property at this point. Also the more we learned we realized that technology type development is not well suited next to railroad tracks because of vibrations. Multi-family housing on the other hand there is a relatively strong market for that right now.
Other changes in this portion of the plan or this portion of the study area going north and south is Horstman Creek (pointed it out on the map). An area south of that was conservation or preservation that was what we initially targeted the flood plain as and we are shifting that by eliminating 42 acres of conservation preservation and still keeping a buffer along both streams (Mr. Corcoran pointed out two areas, one that would be targeted for multi-family and one for commercial and mixed use).
The other study area where we are looking at changes is along Freemans Bridge Road and Maple Avenue (lower portion of Maple Avenue). Adopted in 2004, 13 – 14 acres (a portion of the Sarnowski property) we were earmarking for multi-family. The proposal that is before you now would change that block to commercial mixed use, essentially extending the commercial mixed use that is already along Freemans Bridge Road deeper into the Sarnowski property. Also in that area other areas that were targeted for multi-family, the lower end of Maple Avenue and also the east side of Freemans Bridge Road, those are now going to traditional development. It is a real high density single family which would also allow a small scale
commercial use as well.
Those are the changes that are being proposed at this point. As part of the review process both our Environmental Conservation Commission and Planning and Zoning Commission reviewed this and both recommended adoption. The Planning and Zoning Commission had a couple additional recommendations for consideration by your board they are not mapped but I can just highlight those for you here. One involved the Lyon’s property about 12 to 12½ acres that is the site that right now has contamination on it (soil contamination) and the soils are being incinerated to remove the PCB’s and the land is being reclaimed. It is about a one year process and afterwards it is a five year monitoring period after which the land could be
redeveloped to be used. It is really a brown field that in six years time will hopefully be able to be reused. The Planning and Zoning Commission felt that targeting this area for conservation is probably not the best approach for this property. They would like to see a commercial mix use pattern, extend it to the Lyon’s property that could be built upon in five to six years time. As a trade off since we are loosing 12 acres of land conservation in that area, Planning and Zoning Commission recommended adding 12 acres back to land conservation. We removed 42 acres of land conservation from what was adopted they would like to see that 12 acres reinstated to at least a portion of the flood plain in that area.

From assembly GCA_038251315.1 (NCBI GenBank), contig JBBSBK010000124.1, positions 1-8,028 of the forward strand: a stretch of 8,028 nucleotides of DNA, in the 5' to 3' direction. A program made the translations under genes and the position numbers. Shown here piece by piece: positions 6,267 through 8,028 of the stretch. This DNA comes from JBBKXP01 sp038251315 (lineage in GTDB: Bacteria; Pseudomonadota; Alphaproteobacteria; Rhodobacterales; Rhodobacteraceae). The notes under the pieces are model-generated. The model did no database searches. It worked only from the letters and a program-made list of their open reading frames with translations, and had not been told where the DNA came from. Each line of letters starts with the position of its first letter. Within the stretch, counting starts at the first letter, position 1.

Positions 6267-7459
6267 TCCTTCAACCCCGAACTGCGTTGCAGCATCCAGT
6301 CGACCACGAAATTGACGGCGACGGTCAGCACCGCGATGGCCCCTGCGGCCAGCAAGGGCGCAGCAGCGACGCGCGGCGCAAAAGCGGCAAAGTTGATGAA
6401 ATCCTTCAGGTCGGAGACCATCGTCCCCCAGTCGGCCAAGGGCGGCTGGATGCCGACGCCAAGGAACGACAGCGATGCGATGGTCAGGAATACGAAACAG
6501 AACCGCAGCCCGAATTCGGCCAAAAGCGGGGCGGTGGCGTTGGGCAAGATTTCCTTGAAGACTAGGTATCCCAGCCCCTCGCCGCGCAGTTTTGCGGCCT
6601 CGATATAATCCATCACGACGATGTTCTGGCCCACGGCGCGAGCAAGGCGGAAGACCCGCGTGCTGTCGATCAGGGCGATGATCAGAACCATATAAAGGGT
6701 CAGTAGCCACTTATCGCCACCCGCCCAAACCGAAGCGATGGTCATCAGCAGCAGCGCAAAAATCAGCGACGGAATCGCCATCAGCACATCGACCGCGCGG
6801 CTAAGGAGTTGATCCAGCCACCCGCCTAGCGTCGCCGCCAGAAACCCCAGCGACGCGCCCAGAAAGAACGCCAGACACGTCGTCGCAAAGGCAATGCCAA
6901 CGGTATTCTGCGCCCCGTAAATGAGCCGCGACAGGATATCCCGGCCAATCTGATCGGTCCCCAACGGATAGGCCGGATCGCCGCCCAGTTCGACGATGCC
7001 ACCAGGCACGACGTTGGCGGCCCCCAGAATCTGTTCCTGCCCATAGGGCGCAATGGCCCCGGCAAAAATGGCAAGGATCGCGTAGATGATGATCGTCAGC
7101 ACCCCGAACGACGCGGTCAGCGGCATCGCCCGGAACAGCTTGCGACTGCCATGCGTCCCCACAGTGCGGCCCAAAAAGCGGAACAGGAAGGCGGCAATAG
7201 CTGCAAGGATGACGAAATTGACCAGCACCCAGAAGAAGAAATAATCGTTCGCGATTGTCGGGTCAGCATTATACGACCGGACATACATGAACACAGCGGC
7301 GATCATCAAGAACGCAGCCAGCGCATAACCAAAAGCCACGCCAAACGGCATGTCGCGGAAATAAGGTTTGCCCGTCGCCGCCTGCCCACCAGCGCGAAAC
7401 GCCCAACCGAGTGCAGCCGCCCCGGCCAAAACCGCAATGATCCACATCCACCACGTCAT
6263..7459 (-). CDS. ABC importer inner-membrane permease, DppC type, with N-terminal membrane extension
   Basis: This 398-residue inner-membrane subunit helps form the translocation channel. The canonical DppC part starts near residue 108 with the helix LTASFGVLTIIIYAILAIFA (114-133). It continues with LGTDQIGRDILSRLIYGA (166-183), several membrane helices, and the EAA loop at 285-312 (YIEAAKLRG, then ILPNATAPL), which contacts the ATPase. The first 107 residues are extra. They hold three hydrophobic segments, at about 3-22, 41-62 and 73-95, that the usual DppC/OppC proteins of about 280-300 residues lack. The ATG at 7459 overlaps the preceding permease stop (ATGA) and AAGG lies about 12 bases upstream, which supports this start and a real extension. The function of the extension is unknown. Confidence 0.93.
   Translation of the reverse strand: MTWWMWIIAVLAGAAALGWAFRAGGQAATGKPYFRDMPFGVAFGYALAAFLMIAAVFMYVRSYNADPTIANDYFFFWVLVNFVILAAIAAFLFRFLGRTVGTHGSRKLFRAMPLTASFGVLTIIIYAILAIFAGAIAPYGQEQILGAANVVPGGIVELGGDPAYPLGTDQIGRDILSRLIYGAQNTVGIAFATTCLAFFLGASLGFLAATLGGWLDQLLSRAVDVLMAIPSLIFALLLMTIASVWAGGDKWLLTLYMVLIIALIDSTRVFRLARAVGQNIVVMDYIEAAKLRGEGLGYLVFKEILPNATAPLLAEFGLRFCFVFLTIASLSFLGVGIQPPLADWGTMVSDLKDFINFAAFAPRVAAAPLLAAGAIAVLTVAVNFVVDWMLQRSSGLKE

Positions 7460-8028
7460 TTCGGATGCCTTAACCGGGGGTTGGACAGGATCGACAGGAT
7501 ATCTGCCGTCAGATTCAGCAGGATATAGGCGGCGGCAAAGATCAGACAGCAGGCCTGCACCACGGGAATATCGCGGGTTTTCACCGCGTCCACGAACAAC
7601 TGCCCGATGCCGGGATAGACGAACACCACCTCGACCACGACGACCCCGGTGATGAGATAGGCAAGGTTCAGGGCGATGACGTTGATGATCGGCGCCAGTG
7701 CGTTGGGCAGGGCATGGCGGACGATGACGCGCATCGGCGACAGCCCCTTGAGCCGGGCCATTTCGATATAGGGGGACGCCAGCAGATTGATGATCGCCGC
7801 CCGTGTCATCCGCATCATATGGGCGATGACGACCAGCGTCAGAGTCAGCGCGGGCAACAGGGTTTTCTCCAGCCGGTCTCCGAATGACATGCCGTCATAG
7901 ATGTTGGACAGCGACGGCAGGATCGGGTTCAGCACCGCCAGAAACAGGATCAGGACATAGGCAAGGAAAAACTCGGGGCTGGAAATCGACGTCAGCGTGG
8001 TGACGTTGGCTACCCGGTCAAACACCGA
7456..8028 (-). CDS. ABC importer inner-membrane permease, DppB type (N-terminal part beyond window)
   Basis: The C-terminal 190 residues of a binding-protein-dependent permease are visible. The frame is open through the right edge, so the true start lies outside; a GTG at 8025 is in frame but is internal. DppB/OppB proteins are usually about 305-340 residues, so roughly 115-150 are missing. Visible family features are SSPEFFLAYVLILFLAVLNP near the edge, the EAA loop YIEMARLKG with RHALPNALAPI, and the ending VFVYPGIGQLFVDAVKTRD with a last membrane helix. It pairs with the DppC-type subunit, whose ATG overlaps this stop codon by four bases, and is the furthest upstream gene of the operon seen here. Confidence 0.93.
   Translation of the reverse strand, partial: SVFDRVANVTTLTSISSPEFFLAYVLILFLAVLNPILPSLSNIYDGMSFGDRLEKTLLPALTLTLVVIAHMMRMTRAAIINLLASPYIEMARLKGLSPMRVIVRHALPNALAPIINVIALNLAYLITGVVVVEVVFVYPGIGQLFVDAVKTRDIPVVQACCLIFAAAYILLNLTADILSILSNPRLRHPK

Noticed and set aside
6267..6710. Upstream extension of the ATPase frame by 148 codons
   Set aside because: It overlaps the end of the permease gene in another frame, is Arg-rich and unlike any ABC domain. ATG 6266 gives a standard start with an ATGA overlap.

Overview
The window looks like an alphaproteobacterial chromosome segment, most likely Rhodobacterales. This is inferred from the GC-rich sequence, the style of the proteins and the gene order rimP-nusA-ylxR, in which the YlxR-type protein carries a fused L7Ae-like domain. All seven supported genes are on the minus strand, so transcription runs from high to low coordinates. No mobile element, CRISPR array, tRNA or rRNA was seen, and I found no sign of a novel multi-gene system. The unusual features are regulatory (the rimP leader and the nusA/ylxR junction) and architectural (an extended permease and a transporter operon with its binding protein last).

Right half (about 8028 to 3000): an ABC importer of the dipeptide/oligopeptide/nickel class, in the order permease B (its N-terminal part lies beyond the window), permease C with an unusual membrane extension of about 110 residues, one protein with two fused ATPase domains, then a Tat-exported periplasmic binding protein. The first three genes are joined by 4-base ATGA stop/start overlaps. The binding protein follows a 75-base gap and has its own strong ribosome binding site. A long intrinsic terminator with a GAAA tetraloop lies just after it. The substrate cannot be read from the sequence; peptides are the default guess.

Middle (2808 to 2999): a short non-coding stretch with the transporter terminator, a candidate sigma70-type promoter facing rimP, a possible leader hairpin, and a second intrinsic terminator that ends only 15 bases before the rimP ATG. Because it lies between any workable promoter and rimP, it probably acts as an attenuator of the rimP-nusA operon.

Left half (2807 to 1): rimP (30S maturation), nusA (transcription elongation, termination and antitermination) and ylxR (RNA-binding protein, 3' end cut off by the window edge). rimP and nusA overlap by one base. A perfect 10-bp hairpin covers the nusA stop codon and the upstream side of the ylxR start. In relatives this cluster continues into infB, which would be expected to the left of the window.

What we are seeing here is not a change of zoning this is a change to the Master Plan, the Master Plan is policy it’s a blue print for development and preservation of that study area. It does precede zoning changes or at least it is supposed to in NYS, if the Town Board approves these amendments then in three, four or five months time however long it takes there will be zoning amendments back in front of this board for consideration that would put in place many of the changes that you see here on the Master Plan.”
Councilman Quinn – “The land that is adjacent, I suppose it would be west on Maple Ave., next to Stewarts, you did say that high density residential zoning would allow for light commercial use.”
Mr. Corcoran – “Right small scale commercial, we haven’t really worked out the specifics but in order of 2 to 3 thousand sq. ft. type facilities.”
Councilman Quinn – “One question that has come up is if a company for instance Silar that is located there wanted to expand would that be a permitted use?”
Mr. Corcoran – “They wouldn’t be allowed to expand, no. Actually there’s no changes planned for the Silar site. It’s targeted for high density residential in 2004 and that hasn’t changed. That would become a non-conforming use and they would be bound to what already exists.
The thought behind that area is that if it is over the aquifer zone it is probably not the best spot to have expansion of a chemical type operation.”
Councilman Quinn – “Obviously the present businesses and their structures, more importantly, are grandfathered but do we have knowledge of some of those businesses having abutting lands that they may have that type of wish for and are we being over zealous in that regard?”
Mr. Corcoran – “In that area, I don’t know, up and down Freemans Bridge Road we are hearing speculative stories everyday. But for the Silar property itself, the owner did call me, and he was concerned about that. He did not say that he had specific plans.”
Supervisor Quinn – “There’s nothing at this time that is official and before the Planning and Zoning Commission.”
Mr. Corcoran – “No.”
Councilwoman DiGiandomenico – “The owners of these properties can only sell them with the existing businesses on them. They can not sell Cool Whip and have additional storage.”
Mr. Corcoran – “Well it depends on what we come up with the zoning, but yes, a non-conforming use you are limited if you sell it it has to be used for exactly what it is being used for now or it would have to conform to what ever the zoning allows. You couldn’t expand a non-conforming use or change from one non-conforming use to another. That is just basic zoning practice.”
Supervisor Quinn – “The Lyon’s property, as we all know is under rehab and you mentioned that that would be a five or six year or whatever it’s going to take before that’s turned loose. My impression after talking to some people is that once they finish here with this while it had to be monitored certain things could in fact be developed on that property even while it is being monitored.”
Mr. Corcoran – “I am not positive, that’s not what I heard. Certainly I know residential would not be allowed on that property during any time frame.”